A painting about life on the fields. Image Source: lee-ny.com
"God gives all birds their food but does not drop it into their nests" - Danish Proverb
The romantic harvest scene painted above exemplifies when hard and utilizable materials were important in food production and how "there used to be an interplay between food and the man/thing relationship" (Scharer 13). The most striking notion of the painting is that of food production as labor--"the fact that we must eat is a fact of life situated so primitively and elementarily in the development of our life-values that it is unquestionably shared by each individual with every other one" (Simmel 116 in Food). This scene is a rural starting point as we enter the unfolding episode of food as pleasure influenced by the activities of industry (product differentiation, the global marketplace, the printing press, photography, marketing, etc.). This depiction of past material culture shows us the cognitive, behavioral, aesthetic, and sensory experience that was pre-industrial food production. There were no million-dollar advertising budgets, factory lines, or television networks--only families with farms, their hands and tools. Food was survival and farming and hunting was the norm. Like many elements of culture, food was influenced by world events such as motorized technology, printing revolutions, and a move unto abundance. Emphasis was moved from rationing and survival to consumer choice, capitalism, and an ever-expanding range of food products.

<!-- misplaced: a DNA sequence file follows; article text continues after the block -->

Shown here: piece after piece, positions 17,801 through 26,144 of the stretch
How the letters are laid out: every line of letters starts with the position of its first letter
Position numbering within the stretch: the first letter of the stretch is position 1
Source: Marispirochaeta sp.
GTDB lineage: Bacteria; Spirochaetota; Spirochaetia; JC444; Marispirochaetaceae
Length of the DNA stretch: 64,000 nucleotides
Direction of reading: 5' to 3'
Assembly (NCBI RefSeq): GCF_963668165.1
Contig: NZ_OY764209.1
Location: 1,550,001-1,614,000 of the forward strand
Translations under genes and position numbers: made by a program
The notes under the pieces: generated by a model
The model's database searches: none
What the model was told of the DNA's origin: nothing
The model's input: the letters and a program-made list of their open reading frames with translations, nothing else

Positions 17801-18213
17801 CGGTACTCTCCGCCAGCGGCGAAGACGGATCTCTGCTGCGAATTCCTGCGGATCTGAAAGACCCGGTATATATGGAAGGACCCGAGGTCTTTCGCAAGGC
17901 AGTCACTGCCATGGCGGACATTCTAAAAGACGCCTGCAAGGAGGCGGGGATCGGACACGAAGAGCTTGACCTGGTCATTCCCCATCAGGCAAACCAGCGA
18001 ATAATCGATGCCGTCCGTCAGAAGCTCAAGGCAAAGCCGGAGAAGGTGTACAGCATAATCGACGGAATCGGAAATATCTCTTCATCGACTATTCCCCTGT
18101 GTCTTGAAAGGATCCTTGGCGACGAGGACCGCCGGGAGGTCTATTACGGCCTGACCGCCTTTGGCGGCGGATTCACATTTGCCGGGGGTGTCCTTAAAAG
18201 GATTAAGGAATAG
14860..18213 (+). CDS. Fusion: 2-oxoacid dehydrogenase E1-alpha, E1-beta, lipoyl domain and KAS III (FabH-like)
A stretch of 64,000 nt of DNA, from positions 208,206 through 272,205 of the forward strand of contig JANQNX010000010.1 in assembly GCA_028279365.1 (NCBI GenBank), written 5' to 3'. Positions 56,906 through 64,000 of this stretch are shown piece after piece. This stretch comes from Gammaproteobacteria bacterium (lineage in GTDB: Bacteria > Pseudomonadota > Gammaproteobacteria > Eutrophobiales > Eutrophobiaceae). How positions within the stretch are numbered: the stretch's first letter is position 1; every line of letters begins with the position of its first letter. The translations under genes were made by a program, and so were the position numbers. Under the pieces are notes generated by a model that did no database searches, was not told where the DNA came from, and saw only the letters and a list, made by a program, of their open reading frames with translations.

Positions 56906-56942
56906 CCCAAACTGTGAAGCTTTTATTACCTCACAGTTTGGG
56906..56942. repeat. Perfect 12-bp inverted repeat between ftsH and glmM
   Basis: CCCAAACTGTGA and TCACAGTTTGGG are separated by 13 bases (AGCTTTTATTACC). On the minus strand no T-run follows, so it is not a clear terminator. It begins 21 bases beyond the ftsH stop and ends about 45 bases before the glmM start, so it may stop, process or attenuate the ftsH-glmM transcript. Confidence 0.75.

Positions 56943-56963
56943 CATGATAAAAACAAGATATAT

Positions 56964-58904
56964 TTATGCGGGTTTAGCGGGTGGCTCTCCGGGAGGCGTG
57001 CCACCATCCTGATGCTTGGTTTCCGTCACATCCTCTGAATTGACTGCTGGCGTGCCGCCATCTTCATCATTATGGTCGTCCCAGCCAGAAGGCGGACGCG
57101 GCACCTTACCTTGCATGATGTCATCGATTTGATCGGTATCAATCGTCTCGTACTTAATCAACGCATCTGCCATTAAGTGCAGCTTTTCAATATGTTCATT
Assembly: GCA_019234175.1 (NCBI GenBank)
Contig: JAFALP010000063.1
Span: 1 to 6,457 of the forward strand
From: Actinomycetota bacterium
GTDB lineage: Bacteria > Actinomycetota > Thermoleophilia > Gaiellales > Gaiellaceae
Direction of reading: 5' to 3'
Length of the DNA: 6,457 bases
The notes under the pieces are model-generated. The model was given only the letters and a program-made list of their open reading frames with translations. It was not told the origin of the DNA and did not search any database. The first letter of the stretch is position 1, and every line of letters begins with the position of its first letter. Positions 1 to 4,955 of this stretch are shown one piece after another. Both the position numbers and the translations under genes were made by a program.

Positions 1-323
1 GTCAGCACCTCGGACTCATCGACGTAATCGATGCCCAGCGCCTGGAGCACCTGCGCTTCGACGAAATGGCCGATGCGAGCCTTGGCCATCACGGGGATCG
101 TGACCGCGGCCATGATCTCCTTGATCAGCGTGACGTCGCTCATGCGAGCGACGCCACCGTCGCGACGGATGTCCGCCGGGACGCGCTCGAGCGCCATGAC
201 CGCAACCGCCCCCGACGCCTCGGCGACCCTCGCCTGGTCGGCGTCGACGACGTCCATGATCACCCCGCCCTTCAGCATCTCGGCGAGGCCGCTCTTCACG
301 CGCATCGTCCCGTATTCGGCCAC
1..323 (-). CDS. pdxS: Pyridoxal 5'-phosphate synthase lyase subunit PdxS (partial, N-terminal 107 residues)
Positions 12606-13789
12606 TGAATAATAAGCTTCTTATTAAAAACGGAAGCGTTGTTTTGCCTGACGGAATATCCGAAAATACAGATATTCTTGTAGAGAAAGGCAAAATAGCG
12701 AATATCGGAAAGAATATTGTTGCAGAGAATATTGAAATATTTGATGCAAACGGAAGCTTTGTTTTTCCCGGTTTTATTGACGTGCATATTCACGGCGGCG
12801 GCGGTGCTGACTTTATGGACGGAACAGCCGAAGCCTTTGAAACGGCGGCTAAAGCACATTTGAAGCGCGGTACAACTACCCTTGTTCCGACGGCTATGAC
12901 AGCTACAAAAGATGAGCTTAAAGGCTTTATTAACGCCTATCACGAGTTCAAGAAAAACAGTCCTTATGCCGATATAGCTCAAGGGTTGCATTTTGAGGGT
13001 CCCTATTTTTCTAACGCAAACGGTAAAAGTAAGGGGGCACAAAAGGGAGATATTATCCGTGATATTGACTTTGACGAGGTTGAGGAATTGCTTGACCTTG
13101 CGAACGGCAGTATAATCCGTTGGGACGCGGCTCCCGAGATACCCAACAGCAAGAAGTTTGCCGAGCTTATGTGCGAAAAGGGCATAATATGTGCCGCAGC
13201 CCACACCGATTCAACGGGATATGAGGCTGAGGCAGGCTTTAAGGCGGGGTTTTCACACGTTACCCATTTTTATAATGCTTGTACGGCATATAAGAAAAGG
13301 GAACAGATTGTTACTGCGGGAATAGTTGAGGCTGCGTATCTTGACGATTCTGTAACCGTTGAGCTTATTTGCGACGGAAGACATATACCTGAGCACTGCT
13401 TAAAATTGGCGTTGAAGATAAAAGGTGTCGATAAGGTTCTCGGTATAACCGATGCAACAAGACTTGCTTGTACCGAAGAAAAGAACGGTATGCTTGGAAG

Food became more pleasurable and gratifying than laborious and handicapping. Food became more of a joy.
Punch Candy depicting an expressive couple. Image Source: Getty Images & Esquire.com
The industrial revolution can be conceived as one of the first steps towards building a more convenient food society. Mass productions melted away difficulties of farming, hunting, and gathering. Cities arose and it was easier to think of food as an everyday object (a thing) rather than a necessity. The same could be said for liquor, water, and other refreshments.
An ad for Perrier sparkling water. Image Source: Creativebits.org